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Cohort Profile
Cohort profile: Singapore’s nationally representative Retirement and Health Study with 5 waves over 10 years
Reuben Ng, Yi Wen Tan, Kelvin Bryan Tan
Epidemiol Health. 2022;44:e2022030.   Published online February 21, 2022
DOI: https://doi.org/10.4178/epih.e2022030
  • 7,072 View
  • 258 Download
  • 4 Web of Science
  • 5 Crossref
AbstractAbstract AbstractSummary PDF
Abstract
The Retirement and Health Study (RHS) is Singapore’s largest nationally representative cohort with over 15,000 participants (aged 45-85 years) followed across five timepoints in 10 years (2014-2024). Accounting for sample weights, the sample represents 1.2 million Singaporeans and permanent residents of a total population of 5.5 million. The RHS sought consent to link survey responses to relevant administrative data, enabling the cross-validation of self-reports with national databases. There are 10 sections in the RHS with over 400 questions, 50% of which are on respondents’ physical and mental health, healthcare utilization and insurance; the remaining 50% are about employment history, retirement adequacy, wealth, and household expenditure. The RHS was set up to provide microdata to compliment administrative data for whole-of-government policy making given that Singapore will reach super-aged status by 2026. Sample findings include a need for older adults to balance between immediate financial needs and investments regarding their pension funds. Also, 86% of older adults preferred to transit into partial retirement by reducing workloads. On the health front, existing studies utilising the RHS have revealed latent classes of disabilities, and that intentions to seek employment can mitigate disability developments. Another study reported that physical disability and social isolation was projected to increase, with ethnic disparities in social functioning. Overall, the RHS will be used for evidenced-informed policy agenda setting and evaluation across domains of health, finance, retirement adequacy, social and family development.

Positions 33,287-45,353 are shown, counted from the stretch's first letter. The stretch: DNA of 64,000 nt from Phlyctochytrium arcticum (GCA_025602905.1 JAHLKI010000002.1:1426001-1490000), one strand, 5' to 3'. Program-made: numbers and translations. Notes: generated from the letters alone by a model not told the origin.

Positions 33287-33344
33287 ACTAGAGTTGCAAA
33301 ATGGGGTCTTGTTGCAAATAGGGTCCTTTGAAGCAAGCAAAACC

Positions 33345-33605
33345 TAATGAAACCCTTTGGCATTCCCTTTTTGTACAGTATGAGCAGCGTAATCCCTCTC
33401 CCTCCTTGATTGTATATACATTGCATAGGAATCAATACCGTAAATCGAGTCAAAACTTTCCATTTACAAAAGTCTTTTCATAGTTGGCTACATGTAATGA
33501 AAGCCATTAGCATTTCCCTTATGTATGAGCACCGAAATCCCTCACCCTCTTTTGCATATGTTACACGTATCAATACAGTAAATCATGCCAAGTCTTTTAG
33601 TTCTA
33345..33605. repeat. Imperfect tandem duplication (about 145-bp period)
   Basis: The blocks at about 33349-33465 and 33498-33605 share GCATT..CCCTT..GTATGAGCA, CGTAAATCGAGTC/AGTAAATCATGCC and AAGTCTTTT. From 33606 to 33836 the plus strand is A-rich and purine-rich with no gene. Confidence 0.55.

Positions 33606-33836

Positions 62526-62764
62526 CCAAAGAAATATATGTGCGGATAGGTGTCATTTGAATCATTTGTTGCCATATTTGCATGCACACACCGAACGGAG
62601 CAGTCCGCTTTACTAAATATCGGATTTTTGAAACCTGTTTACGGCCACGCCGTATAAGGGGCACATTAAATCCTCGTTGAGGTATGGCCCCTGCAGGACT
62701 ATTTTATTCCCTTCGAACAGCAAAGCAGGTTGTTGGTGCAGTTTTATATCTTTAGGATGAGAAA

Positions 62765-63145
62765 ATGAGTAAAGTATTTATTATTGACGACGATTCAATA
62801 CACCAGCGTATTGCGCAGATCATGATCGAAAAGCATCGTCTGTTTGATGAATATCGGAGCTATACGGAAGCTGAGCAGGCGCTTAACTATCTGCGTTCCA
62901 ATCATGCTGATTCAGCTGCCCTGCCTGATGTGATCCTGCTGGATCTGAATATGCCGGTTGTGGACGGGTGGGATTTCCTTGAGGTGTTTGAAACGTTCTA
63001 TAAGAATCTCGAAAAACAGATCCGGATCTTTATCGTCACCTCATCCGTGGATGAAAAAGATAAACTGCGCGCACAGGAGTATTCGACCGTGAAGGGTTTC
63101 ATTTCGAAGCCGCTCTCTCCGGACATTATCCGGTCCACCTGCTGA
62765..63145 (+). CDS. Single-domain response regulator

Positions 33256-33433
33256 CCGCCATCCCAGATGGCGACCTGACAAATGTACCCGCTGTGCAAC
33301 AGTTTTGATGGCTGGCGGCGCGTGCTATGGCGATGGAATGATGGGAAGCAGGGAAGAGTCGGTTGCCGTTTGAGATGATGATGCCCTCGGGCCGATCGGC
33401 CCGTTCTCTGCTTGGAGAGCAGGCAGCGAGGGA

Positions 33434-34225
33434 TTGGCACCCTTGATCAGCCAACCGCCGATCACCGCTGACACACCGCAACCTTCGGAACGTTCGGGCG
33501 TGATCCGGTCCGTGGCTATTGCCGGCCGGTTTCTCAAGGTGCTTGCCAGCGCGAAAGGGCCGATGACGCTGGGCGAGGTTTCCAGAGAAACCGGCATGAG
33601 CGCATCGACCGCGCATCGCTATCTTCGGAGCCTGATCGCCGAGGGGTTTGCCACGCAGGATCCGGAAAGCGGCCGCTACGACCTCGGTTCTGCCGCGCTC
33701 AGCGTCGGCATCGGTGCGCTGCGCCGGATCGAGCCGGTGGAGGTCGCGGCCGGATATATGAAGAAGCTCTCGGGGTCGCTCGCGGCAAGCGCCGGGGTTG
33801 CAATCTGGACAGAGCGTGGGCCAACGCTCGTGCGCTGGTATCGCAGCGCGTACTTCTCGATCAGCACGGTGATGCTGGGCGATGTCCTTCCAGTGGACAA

Summary
Key Message
The Retirement and Health Study (RHS) is Singapore’s largest nationally representative cohort with over 15,000 participants (aged 45-85 years) followed across five timepoints in 10 years (2014-2024). Sample findings include a need for older adults to balance between immediate financial needs and investments regarding their pension funds. Overall, the RHS will be used for evidenced-informed policy agenda setting and evaluation across domains of health, finance, retirement adequacy, social and family development.